Embedded Systems October 2000 Vol13_11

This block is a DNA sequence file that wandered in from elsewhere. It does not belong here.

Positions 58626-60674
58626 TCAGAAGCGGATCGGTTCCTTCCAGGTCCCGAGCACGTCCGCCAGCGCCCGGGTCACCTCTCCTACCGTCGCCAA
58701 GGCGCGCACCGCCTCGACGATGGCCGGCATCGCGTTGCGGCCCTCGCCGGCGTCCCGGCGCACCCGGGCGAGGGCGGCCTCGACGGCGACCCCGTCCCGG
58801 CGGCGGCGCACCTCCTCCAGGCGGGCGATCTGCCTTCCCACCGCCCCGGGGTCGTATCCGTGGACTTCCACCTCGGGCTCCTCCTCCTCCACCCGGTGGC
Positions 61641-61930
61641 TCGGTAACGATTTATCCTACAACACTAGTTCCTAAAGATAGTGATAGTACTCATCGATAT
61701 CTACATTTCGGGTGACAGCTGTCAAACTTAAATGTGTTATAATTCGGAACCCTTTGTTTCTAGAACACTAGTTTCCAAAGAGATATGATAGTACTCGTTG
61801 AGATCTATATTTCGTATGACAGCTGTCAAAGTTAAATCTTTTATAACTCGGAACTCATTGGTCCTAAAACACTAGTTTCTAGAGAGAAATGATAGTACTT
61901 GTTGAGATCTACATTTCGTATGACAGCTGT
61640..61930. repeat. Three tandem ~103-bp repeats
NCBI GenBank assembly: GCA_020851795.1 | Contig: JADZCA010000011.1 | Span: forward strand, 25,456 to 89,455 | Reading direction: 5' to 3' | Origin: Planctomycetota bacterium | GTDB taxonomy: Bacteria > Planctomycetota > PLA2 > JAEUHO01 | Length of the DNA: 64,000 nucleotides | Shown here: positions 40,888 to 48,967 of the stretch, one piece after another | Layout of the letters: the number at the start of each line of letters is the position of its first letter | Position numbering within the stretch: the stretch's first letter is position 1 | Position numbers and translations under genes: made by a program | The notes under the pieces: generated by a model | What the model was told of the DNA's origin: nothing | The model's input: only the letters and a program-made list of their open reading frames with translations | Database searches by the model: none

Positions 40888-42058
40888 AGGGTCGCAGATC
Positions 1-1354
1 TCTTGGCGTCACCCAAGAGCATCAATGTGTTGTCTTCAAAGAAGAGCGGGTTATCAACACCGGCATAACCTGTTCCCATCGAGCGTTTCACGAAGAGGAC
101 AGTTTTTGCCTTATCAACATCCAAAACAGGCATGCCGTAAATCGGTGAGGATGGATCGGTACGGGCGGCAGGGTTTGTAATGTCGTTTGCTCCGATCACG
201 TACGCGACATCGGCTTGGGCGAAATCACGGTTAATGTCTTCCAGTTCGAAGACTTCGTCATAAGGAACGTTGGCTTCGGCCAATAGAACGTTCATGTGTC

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Unfortunately the resulting system is ve ry "slipper'y," and can be a chal- lenge to control. In addition , th e electrical requireme nts to build a good curre nt-output amplifier and non-contact transducer interface can be challenging. You can expect th at if you are doing a proj ect like thi s YOLl are a membe r of a fairly talented team (or you' re working on a short- lived project). The equations of motion for u1is system are fairly simple. The force on u1e stage is proportional to the drive command alone, so the acceleration of t.h e system is exactly proportional to the drive. The step response of this system by itself is a parabola, as shown in Figure 5. As we will see later this makes the control problem more challenging because of the sluggishness with which the stage starts moving, and its entl1u- siasm to keep moving once it gets going. Stage Position transducer Temperature control The third example plant I'll use is a heater. Figure 6 shows a diagram of an example system. The ves el is heated by an electric heater, and the temper- ature of its contents is sensed by a tem- perature-sensing device. Thermal systems tend to have very complex responses. I'm going to ignore quite a bit of detail and give a very approximate model. Unless your performance requirements are severe, an accurate model isn't necessary. Figure 7 shows the step response of What do the leading silicon vendors know about BIOS? hey know that the right BIOS is key to the success of em- bedded designs-and that con fi g- urability is key to the right BIOS. T hat's why AMD, Intel, and STMicro ship General Software's Embedded BIOS pre- installed on their embedded platform evaluation boards. With over 400 configuration options, Embedded BIOS offe rs the advanced configurability YOLl need to run your custom target environ- ment without edi ting the core BIOS source code. Contact us today for detailed information and a free sample BIOS binary for your standard reference design. Embedded BIOS™ ADAPTATION KIT Full source code automatica lly configured with over 400 p.mlln crcrs using BIOSrarr'" expert sYMem CO E BIOS FEATURES: ROM/RAM/Flash disks. Setup sysrcm, console re-d i rc~crion , manufactu ring mode, WinCE loader. conflgur:tble PC!. integrared debugger, modular G1. lIolits to chipset, board. and CPU-lcvelll1odli les CHIP ETS: ALI- Abddin V. Finali AMD- 186. 5000. SC400. SC520 INTE 386EX. 430HX/TX. 44 0BX. 810.840 NSC-Geode eXm. eXlv STMicro-STPC fami ly IDEAL FOR: Windows 95/98/CE/NT Embedded. DOS. Li nux , and all x86-based operat ing SYS(CIllS SOFTWARE GENERA[ • 800·850·5755 • 425·454·5755 90 OCTOBER 2000 Embedded Systems Programming Controllers The eleme nts of a PID controller pre- sented here eiLher take their input from the measured plant output or from tl1e error signal, which is the dif- ference between the plant output and th e system command. I'm going L wl-ite th e control code using floating point to keep implementation details out of the discllssion. It's lip to you to adapt this if YOll are going to imple- ment your controller witl1 in teger or othe r tixed-point arithmetic. I'm going to assume a function call as shown below. As the di scuss ion evolves, you' ll see how the data struc- ture and the internals of the f'unction shapes up. doubLe UpdatePIO(SPid * pid, doubLe error, doubLe position) the system to a change in v,(. I've used time constants ofr] = and r2 = 0. 3s. The response tends to settle out to a constant temperature for a given drive, but it can take a great deal of time doing it. Also, witl10ut lots of insula- tion, tl1ermal systems tend to be very sensitive to outside effects. This effect is not shown in the figure, but we'll be investigating it later in the article. O

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